- John Brinkman revises Grayson's reading of ABC 1 in: "The Babylonian Chronicle revisited" in T. Abusch, J. Huehnergard, P. Steinkeller (eds.): Lingering over Words. Studies in Ancient Near Eastern literature in Honor of William L. Moran (1990 Atlanta; ISBN 978-1555405021).
- Fragments of the chronicles that are relevant to the study of the Bible, can be found in William W. Hallo (ed.), The Context of Scripture, volume 1 (2003 Leiden and Boston; ISBN 978-9004106185). This book also contains the Weidner Chronicle.
- A recent update of ABC is Jean-Jacques Glassner, Mesopotamian Chronicles (= CM; 2004, ISBN 978-1589830905; French version 1993, ISBN 978-2251339184).
- An even more recent update of ABC is Amélie Kuhrt, The Persian Empire: A Corpus of Sources of the Achaemenid Period (Routledge, 2007; ISBN 978-0415552790).
- The publication of I. Finkel & R. J. van der Spek, Babylonian Chronicles of the Hellenistic Period (= BCHP) has been announced.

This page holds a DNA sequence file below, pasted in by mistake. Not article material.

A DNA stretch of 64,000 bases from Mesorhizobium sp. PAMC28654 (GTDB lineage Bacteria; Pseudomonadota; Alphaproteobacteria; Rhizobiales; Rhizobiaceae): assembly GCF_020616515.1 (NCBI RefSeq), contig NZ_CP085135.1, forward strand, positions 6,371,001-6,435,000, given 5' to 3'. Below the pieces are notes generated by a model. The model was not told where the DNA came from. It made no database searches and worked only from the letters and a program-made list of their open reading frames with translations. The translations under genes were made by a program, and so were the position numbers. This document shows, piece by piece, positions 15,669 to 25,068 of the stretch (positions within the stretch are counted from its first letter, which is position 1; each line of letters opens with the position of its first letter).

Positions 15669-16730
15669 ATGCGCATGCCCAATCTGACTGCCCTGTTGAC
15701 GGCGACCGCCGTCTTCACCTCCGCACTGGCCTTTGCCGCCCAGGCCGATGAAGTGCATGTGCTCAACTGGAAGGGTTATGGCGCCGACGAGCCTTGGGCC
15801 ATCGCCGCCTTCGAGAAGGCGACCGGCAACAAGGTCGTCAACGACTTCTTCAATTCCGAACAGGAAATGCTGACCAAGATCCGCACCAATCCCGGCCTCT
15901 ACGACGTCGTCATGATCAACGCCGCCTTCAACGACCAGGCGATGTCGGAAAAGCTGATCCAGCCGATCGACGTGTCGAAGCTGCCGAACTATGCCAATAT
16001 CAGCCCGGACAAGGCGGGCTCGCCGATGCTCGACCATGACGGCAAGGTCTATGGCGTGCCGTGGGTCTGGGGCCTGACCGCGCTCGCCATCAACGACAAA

- An exposition that the Babylonian Chronicle should be regarded as a literary interpretation of the past in Waerzeggers, Caroline. "Writing History Under Empire: The Babylonian Chronicle Reconsidered", Journal of Ancient Near Eastern History, vol. 8, no. 1-2, 2021, pp. 279-317.
- Mesopotamian Chronicles, all Assyrian and Babylonian Chronicles
- Assyrian and Babylonian Chronicles, and King Lists
- Babylonian chronicles: literature, a list of relevant secondary literature
- Synchronistic King List, Assyrian King List: translations and bibliographies
- Cuneiform sources for the history of Hellenistic Babylonia. Edition and Analysis: information about the BCHP Project